I was particularly interested in the take of the panelists, Nomi Stone, and her fieldwork as an Anthropology PhD. candidate researching practices of the US military alongside her study of Iraqi poets and short story writers. As she read a selection from Hassan Blasim’s The Corpse Exhibition and Dunya Mikhail’s “Iraqis and Other Monsters,” she drew emphasis on Arabic works of resistance as a voicing in the world “I am alive and I am not your tool.”
11:30 AM Panel 2: The Space to Create: Designing Successful Poetry Workshops for Communities
First things first: This panel was actually amazing. As a Creative Writing teacher at a local middle school, I know how much outside time and planning is required to come up with engaging writing prompts for my students.
Basically a workshop on how to hold a workshop, the room was filled to capacity with seating spread out to the floor—tightly packed. Despite the minimal elbow room, the room was filled with energy as so many amazing individuals shared their own experiences and gave each other advice across the room on holding workshops. As a relative newbie, I was just in awe to see so many people share my experiences or offer ways to improve how I've held workshops for my students in the past.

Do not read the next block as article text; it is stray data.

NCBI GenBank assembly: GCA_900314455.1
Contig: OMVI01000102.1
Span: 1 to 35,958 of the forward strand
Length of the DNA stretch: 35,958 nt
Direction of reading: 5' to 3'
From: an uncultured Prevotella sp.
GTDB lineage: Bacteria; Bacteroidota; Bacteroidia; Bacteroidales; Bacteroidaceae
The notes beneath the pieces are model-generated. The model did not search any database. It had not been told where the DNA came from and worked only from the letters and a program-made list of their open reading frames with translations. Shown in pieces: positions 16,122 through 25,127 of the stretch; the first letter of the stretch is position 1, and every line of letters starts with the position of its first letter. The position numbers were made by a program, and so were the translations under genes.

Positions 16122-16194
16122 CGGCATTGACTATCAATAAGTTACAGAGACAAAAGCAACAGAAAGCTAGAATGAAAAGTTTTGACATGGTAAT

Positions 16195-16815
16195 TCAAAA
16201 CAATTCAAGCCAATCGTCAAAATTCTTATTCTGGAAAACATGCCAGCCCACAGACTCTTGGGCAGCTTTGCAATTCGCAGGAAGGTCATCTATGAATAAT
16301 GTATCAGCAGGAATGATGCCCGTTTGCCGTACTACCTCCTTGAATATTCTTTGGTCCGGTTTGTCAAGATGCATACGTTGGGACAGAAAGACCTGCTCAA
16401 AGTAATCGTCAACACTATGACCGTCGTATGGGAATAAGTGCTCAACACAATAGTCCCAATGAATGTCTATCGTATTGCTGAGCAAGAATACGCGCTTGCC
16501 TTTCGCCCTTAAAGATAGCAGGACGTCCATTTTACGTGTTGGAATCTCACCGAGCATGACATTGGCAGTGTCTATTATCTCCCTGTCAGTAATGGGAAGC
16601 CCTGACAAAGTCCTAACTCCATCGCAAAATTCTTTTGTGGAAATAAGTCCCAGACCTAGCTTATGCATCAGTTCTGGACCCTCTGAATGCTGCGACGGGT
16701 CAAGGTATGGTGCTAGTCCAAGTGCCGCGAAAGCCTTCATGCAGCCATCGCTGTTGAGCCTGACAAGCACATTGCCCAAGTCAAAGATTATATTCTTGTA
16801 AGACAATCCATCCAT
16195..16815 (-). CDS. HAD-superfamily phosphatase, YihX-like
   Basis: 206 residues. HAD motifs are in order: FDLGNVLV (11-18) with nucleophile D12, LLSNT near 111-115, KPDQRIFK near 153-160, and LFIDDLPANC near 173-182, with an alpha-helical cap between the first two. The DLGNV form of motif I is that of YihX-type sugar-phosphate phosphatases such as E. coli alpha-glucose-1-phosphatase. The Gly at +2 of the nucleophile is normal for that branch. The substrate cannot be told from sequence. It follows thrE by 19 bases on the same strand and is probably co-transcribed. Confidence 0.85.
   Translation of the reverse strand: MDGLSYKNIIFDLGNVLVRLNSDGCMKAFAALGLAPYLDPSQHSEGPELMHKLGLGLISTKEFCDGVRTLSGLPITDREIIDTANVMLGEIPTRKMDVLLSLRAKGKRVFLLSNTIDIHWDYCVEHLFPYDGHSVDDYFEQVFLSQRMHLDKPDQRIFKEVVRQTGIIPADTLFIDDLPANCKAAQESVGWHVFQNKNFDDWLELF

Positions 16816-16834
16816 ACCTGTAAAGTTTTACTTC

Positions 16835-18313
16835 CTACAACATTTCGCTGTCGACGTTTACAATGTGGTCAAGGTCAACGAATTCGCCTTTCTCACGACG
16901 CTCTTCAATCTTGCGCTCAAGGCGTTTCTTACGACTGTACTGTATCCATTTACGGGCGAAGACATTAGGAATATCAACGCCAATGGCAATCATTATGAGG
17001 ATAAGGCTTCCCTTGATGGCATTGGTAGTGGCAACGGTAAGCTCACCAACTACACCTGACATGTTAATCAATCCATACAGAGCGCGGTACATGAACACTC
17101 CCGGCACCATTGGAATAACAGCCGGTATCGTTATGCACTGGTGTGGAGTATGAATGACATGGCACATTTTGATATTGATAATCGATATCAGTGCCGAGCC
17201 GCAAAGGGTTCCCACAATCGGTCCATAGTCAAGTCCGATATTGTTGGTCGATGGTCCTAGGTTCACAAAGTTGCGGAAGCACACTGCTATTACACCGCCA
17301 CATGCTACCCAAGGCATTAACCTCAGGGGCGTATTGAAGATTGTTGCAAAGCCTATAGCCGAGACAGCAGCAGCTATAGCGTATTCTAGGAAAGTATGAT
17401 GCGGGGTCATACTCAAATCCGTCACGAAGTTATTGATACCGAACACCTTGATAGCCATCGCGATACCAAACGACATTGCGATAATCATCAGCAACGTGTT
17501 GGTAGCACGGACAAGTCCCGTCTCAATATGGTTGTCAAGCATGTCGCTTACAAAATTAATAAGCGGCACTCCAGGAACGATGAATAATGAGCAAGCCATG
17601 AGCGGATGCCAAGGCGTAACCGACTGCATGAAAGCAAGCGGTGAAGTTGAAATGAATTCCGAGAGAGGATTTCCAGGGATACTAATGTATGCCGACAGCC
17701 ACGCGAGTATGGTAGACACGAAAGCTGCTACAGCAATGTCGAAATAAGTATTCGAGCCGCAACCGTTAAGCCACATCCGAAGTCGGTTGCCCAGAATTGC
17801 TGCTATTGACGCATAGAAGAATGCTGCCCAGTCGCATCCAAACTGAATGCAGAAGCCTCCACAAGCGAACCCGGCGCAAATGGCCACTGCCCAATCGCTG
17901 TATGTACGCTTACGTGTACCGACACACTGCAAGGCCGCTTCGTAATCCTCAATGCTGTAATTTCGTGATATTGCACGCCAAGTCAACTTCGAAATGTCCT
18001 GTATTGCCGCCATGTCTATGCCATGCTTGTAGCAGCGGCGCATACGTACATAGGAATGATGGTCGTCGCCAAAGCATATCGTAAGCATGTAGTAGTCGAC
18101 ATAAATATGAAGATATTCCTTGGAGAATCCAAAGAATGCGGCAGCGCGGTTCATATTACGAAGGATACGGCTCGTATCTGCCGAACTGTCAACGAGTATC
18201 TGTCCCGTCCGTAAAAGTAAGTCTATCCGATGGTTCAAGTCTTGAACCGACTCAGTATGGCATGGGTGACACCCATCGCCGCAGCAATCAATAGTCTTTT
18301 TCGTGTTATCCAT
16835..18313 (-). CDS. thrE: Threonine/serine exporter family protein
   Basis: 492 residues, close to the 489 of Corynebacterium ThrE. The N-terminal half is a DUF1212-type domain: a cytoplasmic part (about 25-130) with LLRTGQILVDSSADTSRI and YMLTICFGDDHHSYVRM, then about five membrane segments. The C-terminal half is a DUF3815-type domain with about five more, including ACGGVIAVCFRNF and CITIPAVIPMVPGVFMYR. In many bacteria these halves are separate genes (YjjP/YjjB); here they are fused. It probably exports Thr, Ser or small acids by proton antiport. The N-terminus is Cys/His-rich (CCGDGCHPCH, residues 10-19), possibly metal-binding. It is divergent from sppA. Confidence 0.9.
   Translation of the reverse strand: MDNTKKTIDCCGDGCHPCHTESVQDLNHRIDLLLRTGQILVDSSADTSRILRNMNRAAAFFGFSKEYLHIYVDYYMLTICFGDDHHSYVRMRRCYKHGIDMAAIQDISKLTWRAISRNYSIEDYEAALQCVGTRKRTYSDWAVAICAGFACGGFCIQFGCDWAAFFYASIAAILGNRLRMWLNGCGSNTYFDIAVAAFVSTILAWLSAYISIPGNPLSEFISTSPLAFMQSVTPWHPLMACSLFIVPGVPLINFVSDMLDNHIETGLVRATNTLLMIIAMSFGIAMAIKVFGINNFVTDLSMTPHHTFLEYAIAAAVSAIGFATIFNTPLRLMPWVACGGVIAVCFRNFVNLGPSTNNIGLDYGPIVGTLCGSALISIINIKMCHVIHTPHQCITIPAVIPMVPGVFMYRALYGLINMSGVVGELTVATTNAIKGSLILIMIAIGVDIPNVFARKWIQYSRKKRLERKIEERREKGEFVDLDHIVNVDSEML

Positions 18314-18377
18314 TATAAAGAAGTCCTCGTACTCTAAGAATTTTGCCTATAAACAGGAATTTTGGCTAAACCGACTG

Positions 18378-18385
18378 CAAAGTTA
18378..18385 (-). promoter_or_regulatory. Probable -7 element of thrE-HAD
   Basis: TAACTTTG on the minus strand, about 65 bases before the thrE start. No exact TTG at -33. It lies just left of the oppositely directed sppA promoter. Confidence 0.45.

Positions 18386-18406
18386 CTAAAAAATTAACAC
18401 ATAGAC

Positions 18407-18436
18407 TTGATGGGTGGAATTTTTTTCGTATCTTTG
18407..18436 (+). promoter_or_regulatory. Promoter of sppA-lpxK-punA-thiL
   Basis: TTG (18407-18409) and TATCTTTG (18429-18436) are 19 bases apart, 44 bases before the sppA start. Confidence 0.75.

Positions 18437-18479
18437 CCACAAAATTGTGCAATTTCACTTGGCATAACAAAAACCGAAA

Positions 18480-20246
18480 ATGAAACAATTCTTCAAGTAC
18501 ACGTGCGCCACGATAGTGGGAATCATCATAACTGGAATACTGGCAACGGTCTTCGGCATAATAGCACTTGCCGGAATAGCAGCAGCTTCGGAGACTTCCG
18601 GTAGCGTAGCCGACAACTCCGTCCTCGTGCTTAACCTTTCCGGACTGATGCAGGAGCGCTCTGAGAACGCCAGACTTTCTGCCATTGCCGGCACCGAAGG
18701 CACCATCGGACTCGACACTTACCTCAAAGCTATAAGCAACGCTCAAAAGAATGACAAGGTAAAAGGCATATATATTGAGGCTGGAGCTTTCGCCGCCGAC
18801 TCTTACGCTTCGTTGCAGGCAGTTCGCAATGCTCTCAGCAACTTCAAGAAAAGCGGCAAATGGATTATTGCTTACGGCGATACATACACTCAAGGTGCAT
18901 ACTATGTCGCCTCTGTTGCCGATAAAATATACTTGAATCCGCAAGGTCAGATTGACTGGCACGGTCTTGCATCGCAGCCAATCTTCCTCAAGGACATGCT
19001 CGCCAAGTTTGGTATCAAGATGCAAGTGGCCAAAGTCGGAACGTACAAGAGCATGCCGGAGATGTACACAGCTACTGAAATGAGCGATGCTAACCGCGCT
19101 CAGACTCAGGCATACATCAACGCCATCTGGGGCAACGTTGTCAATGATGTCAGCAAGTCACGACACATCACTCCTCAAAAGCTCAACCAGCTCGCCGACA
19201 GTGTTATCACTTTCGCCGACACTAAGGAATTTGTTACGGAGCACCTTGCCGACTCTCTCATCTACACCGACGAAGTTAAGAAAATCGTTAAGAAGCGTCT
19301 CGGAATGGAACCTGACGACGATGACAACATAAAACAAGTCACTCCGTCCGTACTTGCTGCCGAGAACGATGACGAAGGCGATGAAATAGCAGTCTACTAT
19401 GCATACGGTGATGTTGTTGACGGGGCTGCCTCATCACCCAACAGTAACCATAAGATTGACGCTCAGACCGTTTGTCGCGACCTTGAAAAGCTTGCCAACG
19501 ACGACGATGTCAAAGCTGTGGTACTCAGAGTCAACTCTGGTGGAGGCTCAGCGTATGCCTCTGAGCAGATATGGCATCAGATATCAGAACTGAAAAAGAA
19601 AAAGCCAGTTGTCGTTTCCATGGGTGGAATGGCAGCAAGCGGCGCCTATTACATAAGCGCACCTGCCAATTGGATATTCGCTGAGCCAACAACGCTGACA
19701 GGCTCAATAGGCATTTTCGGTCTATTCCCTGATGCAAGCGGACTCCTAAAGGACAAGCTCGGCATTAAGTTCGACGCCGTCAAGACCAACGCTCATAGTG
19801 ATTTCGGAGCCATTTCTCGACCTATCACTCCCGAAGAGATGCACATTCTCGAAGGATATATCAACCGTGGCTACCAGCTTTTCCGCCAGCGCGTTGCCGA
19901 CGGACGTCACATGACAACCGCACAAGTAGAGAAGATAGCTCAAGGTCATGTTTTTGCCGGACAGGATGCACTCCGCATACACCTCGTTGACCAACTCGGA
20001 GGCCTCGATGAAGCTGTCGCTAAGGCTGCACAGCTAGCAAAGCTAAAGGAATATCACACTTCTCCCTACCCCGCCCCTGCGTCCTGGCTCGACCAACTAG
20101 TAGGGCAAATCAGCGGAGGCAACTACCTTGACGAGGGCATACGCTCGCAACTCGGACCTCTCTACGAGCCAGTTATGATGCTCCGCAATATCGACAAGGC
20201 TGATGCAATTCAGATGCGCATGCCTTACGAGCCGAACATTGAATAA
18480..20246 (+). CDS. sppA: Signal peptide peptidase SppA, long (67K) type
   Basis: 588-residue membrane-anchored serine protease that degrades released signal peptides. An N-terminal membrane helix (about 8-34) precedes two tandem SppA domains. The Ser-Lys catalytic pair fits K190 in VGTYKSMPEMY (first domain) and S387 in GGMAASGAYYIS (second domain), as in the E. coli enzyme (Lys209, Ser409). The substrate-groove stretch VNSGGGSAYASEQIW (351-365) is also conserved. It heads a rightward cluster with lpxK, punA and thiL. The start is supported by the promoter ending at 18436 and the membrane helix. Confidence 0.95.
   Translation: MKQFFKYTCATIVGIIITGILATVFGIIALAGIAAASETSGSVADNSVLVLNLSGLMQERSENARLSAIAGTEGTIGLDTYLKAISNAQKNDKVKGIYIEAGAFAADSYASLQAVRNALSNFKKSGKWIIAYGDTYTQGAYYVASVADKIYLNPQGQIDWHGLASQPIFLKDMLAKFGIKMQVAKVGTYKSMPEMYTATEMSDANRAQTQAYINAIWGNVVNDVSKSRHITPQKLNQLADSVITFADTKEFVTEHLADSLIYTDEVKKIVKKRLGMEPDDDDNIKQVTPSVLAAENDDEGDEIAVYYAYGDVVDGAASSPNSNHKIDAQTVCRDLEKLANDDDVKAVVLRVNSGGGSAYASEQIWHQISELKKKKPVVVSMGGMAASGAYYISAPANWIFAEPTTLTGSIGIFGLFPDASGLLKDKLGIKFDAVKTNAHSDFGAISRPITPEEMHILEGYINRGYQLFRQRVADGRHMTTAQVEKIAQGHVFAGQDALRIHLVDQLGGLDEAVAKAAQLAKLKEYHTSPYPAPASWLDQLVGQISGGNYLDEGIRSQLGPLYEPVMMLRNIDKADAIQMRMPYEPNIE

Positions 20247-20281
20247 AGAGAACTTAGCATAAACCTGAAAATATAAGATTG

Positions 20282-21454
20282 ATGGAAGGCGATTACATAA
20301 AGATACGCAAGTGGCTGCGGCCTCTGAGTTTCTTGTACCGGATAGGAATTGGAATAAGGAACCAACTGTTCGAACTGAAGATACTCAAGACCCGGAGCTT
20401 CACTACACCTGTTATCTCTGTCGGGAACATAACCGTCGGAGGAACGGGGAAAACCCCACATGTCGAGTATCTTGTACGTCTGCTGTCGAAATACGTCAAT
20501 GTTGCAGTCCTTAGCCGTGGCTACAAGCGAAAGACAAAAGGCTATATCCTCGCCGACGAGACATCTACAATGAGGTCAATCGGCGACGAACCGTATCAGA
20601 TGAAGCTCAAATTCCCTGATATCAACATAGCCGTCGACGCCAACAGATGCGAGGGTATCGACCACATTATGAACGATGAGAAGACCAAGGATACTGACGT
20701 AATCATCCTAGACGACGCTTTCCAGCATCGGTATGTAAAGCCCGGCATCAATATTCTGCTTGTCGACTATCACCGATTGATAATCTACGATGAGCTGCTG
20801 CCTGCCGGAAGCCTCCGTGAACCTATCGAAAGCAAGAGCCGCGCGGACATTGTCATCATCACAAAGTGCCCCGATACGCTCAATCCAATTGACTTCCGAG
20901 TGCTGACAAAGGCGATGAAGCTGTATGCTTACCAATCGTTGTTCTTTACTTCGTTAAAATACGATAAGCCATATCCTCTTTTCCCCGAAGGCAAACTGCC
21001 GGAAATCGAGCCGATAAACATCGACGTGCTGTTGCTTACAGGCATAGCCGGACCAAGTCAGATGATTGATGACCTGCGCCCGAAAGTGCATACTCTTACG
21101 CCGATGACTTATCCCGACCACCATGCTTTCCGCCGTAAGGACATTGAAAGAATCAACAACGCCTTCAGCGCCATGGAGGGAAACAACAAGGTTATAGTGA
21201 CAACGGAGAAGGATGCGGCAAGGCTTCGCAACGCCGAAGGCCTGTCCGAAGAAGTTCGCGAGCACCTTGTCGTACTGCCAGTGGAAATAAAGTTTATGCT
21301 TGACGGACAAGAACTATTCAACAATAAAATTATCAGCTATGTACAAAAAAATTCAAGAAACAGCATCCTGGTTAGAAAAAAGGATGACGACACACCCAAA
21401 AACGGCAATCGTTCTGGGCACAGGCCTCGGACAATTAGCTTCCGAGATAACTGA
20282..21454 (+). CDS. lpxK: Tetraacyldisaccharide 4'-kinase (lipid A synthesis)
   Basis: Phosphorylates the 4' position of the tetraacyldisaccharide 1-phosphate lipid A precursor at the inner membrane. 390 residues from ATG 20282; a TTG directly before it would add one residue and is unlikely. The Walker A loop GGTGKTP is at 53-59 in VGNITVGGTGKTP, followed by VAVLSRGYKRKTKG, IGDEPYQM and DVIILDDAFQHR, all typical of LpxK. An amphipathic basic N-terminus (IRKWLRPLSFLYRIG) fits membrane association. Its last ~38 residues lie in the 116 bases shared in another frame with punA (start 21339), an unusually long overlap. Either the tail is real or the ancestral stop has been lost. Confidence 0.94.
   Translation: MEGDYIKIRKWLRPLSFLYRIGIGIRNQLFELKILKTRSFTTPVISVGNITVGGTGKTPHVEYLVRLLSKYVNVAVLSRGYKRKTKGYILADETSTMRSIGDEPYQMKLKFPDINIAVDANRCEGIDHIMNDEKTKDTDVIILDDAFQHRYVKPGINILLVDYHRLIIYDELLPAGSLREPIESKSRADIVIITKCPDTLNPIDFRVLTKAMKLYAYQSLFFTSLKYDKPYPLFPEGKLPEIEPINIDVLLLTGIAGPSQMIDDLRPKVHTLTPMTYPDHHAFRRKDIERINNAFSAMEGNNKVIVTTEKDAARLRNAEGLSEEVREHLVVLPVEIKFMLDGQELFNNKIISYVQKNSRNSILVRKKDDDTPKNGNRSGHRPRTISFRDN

After a group brainstorming session the audience broke into groups as we designed our own workshops. On groups I will say this—after being introduced to my group-members, I am actually in awe of how a workshop like this brings together people of all levels of experience from an Ohio county poet laureate to a university student studying poetry. On designing a workshop I will go further and say that I am extremely grateful for the lessons and the advice. Being in a setting where I was introduced to so many opinions and experiences helped me to recognize that although I may be starting out, I'll be armed with the experience of my poetry workshop workshop peers as I move forward.
Lastly, a huge shout-out and thanks to the Project VOICE team Sarah Kay, Phil Kaye, Franny Choi and Jamila Woods for making the process of designing a workshop streamlined and helpful and particularly timely, as I go back to teaching next year!